Data shape Document Tabular with column families containing columns Key and value Graph containing edges and vertices
Sparse Yes Yes Yes No
Wide (lots of columns/attributes) Yes Yes No No
Datum size Small (KBs) to medium (low MBs) Medium (MBs) to Large (low GBs) Small (KBs) Small (KBs)
Overall Maximum Scale Very Large (PBs) Very Large (PBs) Very Large (PBs) Large (TBs)
Requirement Time series data Object data External index data
Normalization Normalized Denormalized Denormalized
Schema Schema on read Schema on read Schema on write
Consistency (across concurrent transactions) N/A N/A N/A
Atomicity (transaction scope) N/A Object N/A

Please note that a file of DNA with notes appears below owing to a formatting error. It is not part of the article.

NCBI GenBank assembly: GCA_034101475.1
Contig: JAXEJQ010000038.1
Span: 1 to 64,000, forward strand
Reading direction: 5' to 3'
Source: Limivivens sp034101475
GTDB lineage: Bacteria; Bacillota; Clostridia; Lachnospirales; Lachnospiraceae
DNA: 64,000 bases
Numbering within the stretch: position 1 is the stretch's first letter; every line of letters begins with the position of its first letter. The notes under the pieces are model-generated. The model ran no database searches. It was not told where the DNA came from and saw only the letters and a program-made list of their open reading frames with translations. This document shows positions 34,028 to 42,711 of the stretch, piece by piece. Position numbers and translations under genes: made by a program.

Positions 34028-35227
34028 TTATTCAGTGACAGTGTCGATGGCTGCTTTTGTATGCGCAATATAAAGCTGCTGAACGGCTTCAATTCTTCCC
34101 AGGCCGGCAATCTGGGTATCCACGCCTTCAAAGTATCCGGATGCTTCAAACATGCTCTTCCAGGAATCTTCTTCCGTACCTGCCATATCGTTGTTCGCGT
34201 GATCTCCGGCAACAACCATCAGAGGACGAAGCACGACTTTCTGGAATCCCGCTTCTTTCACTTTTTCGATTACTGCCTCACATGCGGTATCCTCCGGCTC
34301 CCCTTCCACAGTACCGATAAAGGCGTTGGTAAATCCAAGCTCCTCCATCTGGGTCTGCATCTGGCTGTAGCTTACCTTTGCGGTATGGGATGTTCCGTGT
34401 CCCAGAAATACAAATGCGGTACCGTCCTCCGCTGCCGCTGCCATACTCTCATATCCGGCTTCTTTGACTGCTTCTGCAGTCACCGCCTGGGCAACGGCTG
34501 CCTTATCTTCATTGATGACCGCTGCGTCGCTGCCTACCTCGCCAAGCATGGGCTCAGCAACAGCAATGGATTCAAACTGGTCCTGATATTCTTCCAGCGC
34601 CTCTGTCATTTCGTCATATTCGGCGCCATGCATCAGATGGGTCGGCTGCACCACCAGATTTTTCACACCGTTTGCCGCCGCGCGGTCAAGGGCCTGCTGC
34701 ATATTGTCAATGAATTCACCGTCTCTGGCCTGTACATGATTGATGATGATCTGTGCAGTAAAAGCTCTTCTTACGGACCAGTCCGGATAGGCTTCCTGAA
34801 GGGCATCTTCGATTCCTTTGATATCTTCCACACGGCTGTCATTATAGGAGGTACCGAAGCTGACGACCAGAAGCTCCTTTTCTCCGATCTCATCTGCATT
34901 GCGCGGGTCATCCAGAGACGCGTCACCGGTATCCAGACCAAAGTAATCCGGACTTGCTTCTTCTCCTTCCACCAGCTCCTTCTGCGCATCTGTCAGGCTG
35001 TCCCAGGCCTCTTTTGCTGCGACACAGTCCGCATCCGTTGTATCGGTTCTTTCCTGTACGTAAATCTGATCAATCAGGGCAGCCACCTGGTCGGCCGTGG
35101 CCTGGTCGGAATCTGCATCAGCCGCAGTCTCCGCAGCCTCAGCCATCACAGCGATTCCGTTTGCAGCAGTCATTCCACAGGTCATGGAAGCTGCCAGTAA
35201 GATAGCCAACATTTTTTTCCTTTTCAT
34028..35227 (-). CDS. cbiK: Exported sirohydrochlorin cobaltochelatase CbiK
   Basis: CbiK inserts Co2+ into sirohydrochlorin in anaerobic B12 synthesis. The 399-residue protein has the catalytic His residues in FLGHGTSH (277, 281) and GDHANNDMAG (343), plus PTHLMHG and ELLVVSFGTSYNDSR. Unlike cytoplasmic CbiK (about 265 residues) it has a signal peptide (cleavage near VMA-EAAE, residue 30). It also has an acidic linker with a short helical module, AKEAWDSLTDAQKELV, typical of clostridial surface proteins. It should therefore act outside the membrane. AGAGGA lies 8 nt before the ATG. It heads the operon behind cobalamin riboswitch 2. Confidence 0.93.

Locking Strategy N/A Pessimistic (blob locks) N/A
Access pattern Random access and aggregation Sequential access Random access
Indexing Primary and secondary indexes Primary index only N/A
Data shape Tabular Blob and metadata Document
Sparse No N/A No
Wide (lots of columns/attributes) No Yes Yes
Datum size Small (KBs) Large (GBs) to Very Large (TBs) Small (KBs)
Overall Maximum Scale Large (low TBs) Very Large (PBs) Large (low TBs)


This article is maintained by Microsoft. It was originally written by the following contributors.